Liam Moriarty

Environment Reporter

Liam Moriarty started with KPLU in 1996 as our freelance correspondent in the San Juan Islands. He’s been our full-time Environment Reporter since November, 2006. In between, Liam was News Director at Jefferson Public Radio in Ashland, Oregon for three years and reported for a variety of radio, print and web news sources in the Northwest. He's covered a wide range of environment issues, from timber, salmon and orcas to oil spills, land use and global warming. Liam is an avid sea kayaker, cyclist and martial artist.



Liam's most memorable KPLU radio moment: "Recording a musician swapping songs with killer whales from a boat in the middle of Johnstone Strait in British Columbia."

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West Coast Fisheries
11:38 am
Tue January 18, 2011

A new way to divvy up the West Coast fish catch

The fishing fleets along the US west coast are impacted by changes to fishing catch shares, or quotas. This is the southern Oregon port of Brookings, in 2009.
AP

West Coast fishermen are faced with a new way of deciding who gets to catch how much of what kinds of fish. Federal fisheries managers -- and many fishermen -- say it’ll be good for business and for fish stocks. But others fear the impact on small fishing communities.

How has it been done up till now?

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Fishing Tragedy
1:32 am
Thu January 13, 2011

Poor maintenence, sloppy inspections contributed to sinking of the Alaska Ranger

Alaska Ranger is seen at port in Dutch Harbor, Jan. 2006.
AP file photo

The US Coast Guard has released its 192-page report on the sinking of the fishing trawler Alaska Ranger in March of 2008. The 189-foot fish processing vessel took on water and sank about 130 miles west of Dutch Harbor, in Alaska's Aleutian Islands. Forty seven people were on board: all but five were rescued.

Near as could be determined, the Alaska Ranger sank when a leak around the rudder flooded into the engine room and other compartments, causing the boat to sink in about two hours.

The report, by the Coast Guard's marine board of investigations, found fault all around.

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Cancun Climate Conference
4:18 am
Mon December 13, 2010

Looking forward from Cancun

Greenpeace activists form the word hope as a question with their bodies, next to a giant life saver, during a demonstration near the site of the United Nations Climate Change Conference in Cancun, Mexico, Friday, Dec. 10, 2010.
AP

It was time to put up or shut up. Delegates to the United Nations climate conference in Cancun knew if they came out of the talks empty-handed, the whole effort to reach a global warming treaty could collapse. The agreement that emerged over the past weekend made just enough progress to keep the talks alive for another year.

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Cancun Climate Conference
8:40 am
Fri December 10, 2010

Ocean acidification: Global warming's evil twin

Commercial fishermen and other mariners join together to send an urgent message to save the oceans from ocean acidification caused by fossil fuel emissions in Homer, Alaska, Sunday Sept. 6, 2009. Boaters and fishers took part in the protest.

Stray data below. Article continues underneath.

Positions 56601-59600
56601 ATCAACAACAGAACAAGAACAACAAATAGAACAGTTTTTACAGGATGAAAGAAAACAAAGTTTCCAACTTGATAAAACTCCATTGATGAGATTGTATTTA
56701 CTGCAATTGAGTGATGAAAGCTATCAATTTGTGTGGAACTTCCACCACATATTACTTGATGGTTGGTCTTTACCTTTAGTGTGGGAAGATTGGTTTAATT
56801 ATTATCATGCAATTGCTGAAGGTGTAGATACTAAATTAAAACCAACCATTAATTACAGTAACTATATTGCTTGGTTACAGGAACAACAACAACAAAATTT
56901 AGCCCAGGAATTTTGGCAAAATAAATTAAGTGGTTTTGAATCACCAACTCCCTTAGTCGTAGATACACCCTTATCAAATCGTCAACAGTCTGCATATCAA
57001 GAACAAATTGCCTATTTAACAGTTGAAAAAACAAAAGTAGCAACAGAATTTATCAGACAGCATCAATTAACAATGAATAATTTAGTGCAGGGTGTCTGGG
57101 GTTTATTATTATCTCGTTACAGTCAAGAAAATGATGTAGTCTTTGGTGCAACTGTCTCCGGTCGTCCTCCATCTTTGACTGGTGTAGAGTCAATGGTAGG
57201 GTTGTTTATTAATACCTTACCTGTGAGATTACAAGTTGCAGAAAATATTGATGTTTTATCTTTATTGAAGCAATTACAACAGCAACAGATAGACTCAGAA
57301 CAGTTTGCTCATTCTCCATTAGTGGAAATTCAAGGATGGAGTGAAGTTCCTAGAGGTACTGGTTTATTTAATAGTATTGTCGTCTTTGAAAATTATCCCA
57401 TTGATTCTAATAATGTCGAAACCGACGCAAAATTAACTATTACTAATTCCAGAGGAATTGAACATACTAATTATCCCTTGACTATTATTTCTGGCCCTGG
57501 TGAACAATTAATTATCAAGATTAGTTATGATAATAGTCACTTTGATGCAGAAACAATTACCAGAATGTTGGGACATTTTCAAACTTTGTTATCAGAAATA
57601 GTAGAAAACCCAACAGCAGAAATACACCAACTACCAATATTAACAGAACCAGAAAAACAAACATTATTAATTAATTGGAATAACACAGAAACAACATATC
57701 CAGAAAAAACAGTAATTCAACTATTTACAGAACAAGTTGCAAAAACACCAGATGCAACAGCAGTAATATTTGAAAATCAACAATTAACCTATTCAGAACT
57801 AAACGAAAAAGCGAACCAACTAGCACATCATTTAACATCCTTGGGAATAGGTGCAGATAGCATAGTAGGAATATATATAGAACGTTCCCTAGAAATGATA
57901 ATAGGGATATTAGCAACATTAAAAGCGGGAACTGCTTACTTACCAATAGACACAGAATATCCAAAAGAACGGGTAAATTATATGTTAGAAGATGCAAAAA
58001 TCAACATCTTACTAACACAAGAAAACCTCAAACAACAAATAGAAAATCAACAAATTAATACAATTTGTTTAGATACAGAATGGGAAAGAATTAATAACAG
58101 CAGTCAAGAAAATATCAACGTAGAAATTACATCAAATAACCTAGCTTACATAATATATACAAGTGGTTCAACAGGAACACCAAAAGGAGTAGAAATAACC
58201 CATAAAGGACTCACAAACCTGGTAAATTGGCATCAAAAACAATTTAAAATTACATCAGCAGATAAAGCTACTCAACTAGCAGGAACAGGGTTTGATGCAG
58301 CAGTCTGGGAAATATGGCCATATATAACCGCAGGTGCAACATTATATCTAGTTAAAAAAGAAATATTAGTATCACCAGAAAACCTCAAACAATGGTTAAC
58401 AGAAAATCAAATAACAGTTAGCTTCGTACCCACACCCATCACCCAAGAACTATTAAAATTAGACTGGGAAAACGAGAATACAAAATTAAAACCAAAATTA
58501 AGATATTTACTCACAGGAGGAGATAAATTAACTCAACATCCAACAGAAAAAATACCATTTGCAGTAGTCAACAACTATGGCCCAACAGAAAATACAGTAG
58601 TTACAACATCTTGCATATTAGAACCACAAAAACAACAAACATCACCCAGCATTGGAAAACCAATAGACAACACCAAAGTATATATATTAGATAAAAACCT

AP/Lou Dematteis-SpectralQ

The focus of attention at the U.N. climate summit in Cancun, Mexico is global warming caused by too much carbon dioxide in the atmosphere. But there’s another impact of high carbon levels that poses a whole different set of problems: it makes the ocean more acidic.

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Cancun Climate Conference
5:19 am
Thu December 9, 2010

The kids are all right

Seattle students Ian Siadak and Lauren Ressler are among the more than 20 Sierra Club activists wearing national flags and hiding their heads in the sand near the U.N.climate summit in Cancun, Mexico.
AP

A pair of college students from Seattle are among the members of the American Youth Delegation at the U.N. climate summit in Cancun, Mexico. They’re allowed to attend some of the negotiations, but the young people say they have a moral right to have a greater say.

When I met with Ian Siadak and Lauren Ressler, they came across as smart, articulate and well-informed. They’re also a little ticked off.

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Cancun Climate Conference
5:24 pm
Wed December 8, 2010

Seattle students bring climate action to Cancun

Student activists in Cancun wear a t-shirt that speaks volumes
Liam Moriarty KPLU News

Nearly 200 countries are represented at the U.N. climate summit this week in Cancun, Mexico. There are also caucuses speaking up for the interests of women, indigenous people, and others whose voices often haven’t been heard. Today I spent some time today with another under-represented group; young people.

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Cancun Climate Conference
11:13 am
Wed December 8, 2010

Northwest glaciers melting: U.N. Report

Mount Rainier Liberty Cap (center skyline), Liberty Cap Glacier descending to ice cliff, Mowich Face (left of ice cliff), Russell Glacier (below, middle distance)
Walter Siegmund Wikimedia.org

Glaciers around the world are losing mass at varying rates, according to a new report from the United Nations Environment Program. Glaciers in Patagonia are shrinking fastest, followed by Alaska, then the Pacific Northwest and Canada.